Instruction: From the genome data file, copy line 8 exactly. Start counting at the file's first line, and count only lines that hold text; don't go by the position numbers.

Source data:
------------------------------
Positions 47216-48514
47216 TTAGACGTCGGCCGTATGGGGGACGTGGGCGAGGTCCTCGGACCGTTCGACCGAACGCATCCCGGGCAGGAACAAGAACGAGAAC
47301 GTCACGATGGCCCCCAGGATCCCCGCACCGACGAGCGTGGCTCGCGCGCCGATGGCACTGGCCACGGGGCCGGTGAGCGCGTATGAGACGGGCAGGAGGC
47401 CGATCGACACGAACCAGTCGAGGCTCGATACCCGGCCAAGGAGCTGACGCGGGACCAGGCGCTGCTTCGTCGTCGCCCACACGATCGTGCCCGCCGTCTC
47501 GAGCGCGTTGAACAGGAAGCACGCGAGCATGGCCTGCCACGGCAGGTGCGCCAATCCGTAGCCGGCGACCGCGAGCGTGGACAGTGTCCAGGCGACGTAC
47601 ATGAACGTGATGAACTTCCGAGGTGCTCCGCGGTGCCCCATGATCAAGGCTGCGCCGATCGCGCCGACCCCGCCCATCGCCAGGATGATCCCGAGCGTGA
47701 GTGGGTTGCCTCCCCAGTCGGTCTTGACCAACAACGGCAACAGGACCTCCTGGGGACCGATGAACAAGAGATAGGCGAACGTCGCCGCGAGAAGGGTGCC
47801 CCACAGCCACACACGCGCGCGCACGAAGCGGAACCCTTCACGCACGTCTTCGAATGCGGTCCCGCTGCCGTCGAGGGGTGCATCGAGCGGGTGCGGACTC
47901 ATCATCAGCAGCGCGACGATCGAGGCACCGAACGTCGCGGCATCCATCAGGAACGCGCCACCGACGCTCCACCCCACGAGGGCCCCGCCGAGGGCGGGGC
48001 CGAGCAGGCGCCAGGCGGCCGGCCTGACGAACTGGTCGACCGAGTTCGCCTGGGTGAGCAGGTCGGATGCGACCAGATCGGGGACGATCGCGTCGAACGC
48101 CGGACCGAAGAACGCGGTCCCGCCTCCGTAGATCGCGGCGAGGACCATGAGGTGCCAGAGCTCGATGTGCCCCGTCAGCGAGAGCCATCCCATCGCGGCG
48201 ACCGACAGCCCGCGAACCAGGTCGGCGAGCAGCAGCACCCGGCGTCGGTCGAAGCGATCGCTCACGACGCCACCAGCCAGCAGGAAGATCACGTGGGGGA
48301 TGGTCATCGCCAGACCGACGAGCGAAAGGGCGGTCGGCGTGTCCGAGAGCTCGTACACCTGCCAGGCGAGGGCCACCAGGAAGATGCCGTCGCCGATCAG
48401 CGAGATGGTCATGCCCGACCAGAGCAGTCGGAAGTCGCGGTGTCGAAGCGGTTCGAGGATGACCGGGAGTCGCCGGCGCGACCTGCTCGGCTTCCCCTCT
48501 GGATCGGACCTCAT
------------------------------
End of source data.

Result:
47801 CCACAGCCACACACGCGCGCGCACGAAGCGGAACCCTTCACGCACGTCTTCGAATGCGGTCCCGCTGCCGTCGAGGGGTGCATCGAGCGGGTGCGGACTC